Joshua Roman

From Wikipedia, the free encyclopedia
Jump to: navigation, search
Joshua Roman performing in 2011

Joshua Roman (born December 16, 1983)[citation needed] is an American cellist.

Background[edit]

An Oklahoma native, Joshua Roman studied under Lacy McLarry, Gregory Sauer and Peter Spurbeck prior to attending the Cleveland Institute of Music. At CIM, he studied with Richard Aaron and Desmond Hoebig. Roman received his Bachelor of Music Degree in Cello Performance in 2004, and his Masters Degree in 2005.

At the age of 22, Roman was appointed principal cellist of the Seattle Symphony Orchestra in 2006,[1] becoming the youngest principal player in Seattle Symphony history.

In January 2008, Roman submitted resignation as principal cellist effective at the conclusion of the 2007–2008 season in order to pursue a solo career.[2]

In 2006, the Seattle Post-Intelligencer called Roman's premiere performance an "auspicious beginning", noting that "Roman played with ease and confidence, the sound relaxed and singing, the phrasing shapely, the tone well projected seemingly without effort."[3] In 2007, Melinda Bargreen of the Seattle Times cited Roman’s "heart-stopping beauty... big, succulent tone and impassioned style."[4]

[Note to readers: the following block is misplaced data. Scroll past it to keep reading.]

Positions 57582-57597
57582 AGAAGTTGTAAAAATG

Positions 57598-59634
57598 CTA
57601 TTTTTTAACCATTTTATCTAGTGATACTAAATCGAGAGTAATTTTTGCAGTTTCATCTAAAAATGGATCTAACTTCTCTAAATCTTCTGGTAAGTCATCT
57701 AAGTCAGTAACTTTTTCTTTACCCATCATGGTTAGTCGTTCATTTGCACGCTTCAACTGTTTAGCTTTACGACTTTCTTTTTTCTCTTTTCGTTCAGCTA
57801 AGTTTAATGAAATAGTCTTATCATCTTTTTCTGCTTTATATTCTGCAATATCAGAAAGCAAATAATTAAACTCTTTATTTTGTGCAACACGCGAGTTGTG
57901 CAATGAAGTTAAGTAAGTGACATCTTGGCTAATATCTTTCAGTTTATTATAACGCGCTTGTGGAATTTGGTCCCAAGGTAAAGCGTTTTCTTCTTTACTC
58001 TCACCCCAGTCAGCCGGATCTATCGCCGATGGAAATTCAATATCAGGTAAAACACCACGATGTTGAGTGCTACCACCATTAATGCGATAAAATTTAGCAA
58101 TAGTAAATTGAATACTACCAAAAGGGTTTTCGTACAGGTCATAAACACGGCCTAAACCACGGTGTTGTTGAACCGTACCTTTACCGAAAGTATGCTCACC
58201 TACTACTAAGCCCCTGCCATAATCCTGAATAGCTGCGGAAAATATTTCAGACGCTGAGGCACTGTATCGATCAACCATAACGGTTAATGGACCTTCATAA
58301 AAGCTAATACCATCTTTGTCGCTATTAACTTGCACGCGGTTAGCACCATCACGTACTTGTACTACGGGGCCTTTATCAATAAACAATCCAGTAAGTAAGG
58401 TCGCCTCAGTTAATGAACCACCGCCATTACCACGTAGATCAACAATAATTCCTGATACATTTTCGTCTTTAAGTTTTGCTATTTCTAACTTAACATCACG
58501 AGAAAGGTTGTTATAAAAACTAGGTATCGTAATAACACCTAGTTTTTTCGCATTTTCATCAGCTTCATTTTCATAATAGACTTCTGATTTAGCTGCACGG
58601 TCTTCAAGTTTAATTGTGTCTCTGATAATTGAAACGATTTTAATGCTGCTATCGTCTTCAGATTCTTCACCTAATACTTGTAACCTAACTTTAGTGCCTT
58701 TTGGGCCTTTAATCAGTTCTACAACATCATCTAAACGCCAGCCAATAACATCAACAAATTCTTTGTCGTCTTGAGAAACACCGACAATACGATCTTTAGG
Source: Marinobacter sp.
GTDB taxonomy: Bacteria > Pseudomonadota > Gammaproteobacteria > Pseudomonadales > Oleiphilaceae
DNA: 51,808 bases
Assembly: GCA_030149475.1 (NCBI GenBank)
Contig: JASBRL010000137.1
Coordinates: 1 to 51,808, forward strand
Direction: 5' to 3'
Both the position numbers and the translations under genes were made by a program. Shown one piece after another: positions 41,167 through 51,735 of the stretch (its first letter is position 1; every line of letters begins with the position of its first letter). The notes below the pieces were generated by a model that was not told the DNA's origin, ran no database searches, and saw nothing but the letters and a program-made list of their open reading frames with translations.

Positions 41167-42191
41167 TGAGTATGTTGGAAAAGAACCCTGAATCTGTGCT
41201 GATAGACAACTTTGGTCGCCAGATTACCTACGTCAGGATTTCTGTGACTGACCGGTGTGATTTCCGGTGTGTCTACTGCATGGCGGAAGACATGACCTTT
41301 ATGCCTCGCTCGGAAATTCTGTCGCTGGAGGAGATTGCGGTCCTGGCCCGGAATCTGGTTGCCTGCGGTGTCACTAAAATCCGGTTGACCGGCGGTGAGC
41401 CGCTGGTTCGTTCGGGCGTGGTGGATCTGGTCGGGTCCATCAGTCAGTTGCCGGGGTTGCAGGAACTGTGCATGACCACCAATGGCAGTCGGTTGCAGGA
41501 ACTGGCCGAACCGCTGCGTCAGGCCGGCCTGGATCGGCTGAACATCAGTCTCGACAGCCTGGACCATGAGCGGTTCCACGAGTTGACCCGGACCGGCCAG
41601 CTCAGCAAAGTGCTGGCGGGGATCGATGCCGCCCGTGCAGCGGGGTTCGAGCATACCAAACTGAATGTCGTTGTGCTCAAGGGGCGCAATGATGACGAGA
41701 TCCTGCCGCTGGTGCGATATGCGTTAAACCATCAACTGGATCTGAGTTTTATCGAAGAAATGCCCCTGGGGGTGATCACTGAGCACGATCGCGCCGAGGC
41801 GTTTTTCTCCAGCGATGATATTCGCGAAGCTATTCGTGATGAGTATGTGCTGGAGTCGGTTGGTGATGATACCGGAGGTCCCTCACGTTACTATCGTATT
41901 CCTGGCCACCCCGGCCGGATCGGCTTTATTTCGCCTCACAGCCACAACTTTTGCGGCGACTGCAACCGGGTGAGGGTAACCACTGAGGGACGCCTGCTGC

Awards[edit]

Roman has won prizes at competitions including the Klein, ASTA, Washington, Stulberg, NFMC, H-A Music Society, Corpus Christi, Kingsville, CIM, Cleveland Cello Society and Buttram.[citation needed] He has performed as a member of Cleveland Orchestra, and soloed with a number of symphony and chamber orchestras including the Cleveland Institute of Music Orchestra, the Wyoming Symphony, and the Oklahoma City Philharmonic.

References[edit]

  1. ^ Borchert, Gavin (2006-06-23). "Post Alley: Last Night at Benaroya". Seattle Weekly. Retrieved 2007-04-11. 
  2. ^ Campbell, R.M. (2008-01-31). "Cellist is leaving SSO for a solo career". The Seattle Post-Intelligencer. Retrieved 2008-02-06. 
  3. ^ Kiraly, Philippa (2006-09-18). "Orchestra kicks off season with bang". The Seattle Post-Intelligencer. Retrieved 2007-04-11. 
  4. ^ Bargreen, Melinda (2007-02-03). "Powerful pianist is a joy for the eyes and ears". The Seattle Times. Retrieved 2007-04-11. 

External links[edit]